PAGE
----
Marie-Lynn Hammond,
Impromptu
(1985/1994; Vignettes Media, 2000)

This is fun!

Canadian folksinger Marie-Lynn Hammond opens the liner notes to this album with an apologetic reminder that these tracks were only intended as demos which, for whatever reason, she never went back to polish to perfection. Good, I say! While I've heard nothing but good reports about Hammond's other albums, this is a relaxed, easygoing look at a talented singer-songwriter with a jazzy flair and a bold repertoire.

There are evocative titles here, like "Second Fiddle Rag," "I Don't Sleep with Strangers Anymore," "Menopause Blues" and baroque-sounding "Period Piece (The Rag Song)." Song topics include girls who cannot commit, the perils of Canadian romance, Catholic school dances, irradiated air, the joys of being an aunt instead of a mother (which, as Hammond proudly indicates, successfully rhymes "Raffi" with "Muammar Qaddafi"), the various appeals of men on bicycles and the problems with younger suitors.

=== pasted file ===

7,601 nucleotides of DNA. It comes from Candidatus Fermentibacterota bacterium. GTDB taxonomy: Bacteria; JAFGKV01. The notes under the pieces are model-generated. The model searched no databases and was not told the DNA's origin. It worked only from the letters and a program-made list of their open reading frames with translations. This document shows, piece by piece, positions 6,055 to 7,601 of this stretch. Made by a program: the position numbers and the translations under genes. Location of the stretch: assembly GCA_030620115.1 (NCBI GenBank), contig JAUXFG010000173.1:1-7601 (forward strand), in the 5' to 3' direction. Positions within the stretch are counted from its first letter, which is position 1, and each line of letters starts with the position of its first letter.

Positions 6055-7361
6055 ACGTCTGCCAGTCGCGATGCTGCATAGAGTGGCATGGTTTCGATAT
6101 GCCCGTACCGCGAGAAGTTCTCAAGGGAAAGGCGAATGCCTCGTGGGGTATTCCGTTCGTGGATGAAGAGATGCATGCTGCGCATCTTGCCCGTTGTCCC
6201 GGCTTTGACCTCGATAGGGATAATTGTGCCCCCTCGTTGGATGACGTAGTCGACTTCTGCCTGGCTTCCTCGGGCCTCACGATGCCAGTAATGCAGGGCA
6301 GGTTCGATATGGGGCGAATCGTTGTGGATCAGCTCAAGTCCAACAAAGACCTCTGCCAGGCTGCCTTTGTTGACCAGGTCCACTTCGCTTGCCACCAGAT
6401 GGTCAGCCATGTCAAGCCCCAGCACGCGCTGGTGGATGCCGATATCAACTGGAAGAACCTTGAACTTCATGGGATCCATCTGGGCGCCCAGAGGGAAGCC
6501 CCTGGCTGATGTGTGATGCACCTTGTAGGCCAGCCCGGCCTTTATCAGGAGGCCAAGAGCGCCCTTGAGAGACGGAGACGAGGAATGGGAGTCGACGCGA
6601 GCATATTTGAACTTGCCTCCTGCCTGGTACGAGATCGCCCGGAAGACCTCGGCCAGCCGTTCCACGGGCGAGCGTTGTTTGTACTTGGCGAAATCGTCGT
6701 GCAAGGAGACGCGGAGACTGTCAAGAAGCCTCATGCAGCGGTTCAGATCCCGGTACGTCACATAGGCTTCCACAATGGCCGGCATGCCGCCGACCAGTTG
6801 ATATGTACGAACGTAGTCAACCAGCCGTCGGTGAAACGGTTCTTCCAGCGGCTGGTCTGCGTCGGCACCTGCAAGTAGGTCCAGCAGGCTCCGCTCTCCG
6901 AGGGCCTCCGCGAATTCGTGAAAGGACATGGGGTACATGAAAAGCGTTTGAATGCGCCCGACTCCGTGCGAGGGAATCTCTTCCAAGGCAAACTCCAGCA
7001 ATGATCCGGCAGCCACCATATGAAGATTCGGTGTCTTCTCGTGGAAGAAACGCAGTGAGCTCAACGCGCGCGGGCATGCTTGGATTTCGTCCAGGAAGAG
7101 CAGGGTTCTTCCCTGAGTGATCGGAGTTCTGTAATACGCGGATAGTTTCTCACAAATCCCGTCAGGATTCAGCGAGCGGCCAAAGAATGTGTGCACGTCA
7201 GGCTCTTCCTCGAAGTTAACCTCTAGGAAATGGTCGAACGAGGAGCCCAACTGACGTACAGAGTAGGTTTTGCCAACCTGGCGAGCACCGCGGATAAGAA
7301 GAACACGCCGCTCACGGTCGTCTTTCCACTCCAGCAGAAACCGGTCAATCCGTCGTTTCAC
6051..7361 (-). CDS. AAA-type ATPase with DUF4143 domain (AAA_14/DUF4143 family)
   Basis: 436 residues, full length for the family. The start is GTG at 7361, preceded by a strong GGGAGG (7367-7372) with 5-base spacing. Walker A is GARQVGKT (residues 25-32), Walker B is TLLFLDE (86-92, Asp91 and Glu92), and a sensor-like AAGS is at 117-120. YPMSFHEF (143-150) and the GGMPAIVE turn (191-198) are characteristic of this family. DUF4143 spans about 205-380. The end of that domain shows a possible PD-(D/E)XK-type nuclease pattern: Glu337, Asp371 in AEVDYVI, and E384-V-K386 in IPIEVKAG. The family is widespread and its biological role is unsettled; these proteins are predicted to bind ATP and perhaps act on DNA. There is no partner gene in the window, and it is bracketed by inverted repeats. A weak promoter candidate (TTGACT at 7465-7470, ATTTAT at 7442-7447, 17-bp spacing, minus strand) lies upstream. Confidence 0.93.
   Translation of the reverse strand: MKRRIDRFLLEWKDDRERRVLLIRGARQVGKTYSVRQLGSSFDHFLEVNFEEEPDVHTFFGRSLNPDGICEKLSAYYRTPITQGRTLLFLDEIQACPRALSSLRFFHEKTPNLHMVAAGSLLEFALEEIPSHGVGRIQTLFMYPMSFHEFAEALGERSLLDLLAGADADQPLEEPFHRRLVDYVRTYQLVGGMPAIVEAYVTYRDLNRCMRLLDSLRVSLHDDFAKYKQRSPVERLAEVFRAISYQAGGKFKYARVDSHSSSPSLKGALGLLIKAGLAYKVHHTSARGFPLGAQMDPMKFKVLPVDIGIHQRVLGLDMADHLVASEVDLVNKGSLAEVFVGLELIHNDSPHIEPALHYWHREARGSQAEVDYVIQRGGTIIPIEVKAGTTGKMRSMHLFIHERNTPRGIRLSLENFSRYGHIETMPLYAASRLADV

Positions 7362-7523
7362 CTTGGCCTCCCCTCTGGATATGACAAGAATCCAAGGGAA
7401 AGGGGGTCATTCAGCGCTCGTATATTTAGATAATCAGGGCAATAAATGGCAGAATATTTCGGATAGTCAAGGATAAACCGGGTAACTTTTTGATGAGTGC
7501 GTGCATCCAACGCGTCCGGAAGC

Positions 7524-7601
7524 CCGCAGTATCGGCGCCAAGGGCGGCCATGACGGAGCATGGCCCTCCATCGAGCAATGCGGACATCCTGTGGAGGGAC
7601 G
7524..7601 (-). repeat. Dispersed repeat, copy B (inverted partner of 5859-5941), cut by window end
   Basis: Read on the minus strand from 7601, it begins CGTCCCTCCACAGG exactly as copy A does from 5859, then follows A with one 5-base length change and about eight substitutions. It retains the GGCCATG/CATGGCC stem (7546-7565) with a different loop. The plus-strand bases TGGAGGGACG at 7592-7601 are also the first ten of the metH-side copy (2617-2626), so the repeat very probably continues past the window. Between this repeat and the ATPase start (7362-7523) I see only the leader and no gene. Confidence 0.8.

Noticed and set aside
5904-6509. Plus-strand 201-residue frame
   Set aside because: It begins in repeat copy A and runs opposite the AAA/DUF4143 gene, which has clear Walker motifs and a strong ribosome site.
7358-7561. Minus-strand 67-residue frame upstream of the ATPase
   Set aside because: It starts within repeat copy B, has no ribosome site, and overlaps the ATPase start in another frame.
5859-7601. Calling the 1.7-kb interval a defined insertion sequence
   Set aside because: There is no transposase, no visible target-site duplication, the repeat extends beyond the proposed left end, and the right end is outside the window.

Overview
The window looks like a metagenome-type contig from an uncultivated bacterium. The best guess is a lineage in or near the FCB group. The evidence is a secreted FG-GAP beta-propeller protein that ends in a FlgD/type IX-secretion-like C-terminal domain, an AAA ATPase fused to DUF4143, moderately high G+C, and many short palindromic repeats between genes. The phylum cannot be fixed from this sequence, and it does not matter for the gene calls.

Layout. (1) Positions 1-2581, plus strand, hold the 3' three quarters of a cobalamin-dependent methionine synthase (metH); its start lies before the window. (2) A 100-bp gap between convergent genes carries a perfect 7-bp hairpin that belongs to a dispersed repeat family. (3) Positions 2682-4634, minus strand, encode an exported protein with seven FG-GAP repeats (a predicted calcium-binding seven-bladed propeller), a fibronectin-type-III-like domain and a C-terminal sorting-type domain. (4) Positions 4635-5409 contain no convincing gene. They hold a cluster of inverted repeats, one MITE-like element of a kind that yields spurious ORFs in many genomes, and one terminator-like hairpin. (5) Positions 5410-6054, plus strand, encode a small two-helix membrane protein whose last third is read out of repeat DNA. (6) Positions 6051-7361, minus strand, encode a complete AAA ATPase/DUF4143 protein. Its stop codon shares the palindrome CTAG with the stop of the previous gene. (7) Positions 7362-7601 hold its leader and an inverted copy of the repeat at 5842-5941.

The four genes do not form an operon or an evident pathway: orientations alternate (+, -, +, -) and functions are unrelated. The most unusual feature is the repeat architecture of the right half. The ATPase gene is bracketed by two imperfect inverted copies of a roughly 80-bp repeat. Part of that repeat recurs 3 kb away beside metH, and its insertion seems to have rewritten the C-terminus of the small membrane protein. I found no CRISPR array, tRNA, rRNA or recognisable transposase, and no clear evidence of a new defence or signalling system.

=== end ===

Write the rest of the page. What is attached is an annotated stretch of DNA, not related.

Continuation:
Throughout 17 tracks, Hammond sings with a strong voice and a clearly evident sense of fun. At times, the songs are poignant, but usually she's going for the grin factor. She seems the sort who'd be wickedly good entertainment in a small, crowded pub or cafe. Sometimes, she sings in French just to confuse us.

This album is actually a re-issue of older material, coming from the similarly titled LPs Impromptu (1985) and Impromp2 (1994). Thanks to Richard Hess, a Los Angeles, California, fan who initiated the resurrection of Hammond's music, and Hal Davis and Laura J. Haney, a pair of Dayton, Ohio, suppporters who, according to Hammond's notes, made this re-release financially possible and saved these songs from music limbo!

All in all, Impromptu is a welcome addition to my folk music collection. (My only regret is that I sent her other albums off to other reviewers to enjoy before I knew better!)

[ by Tom Knapp ]



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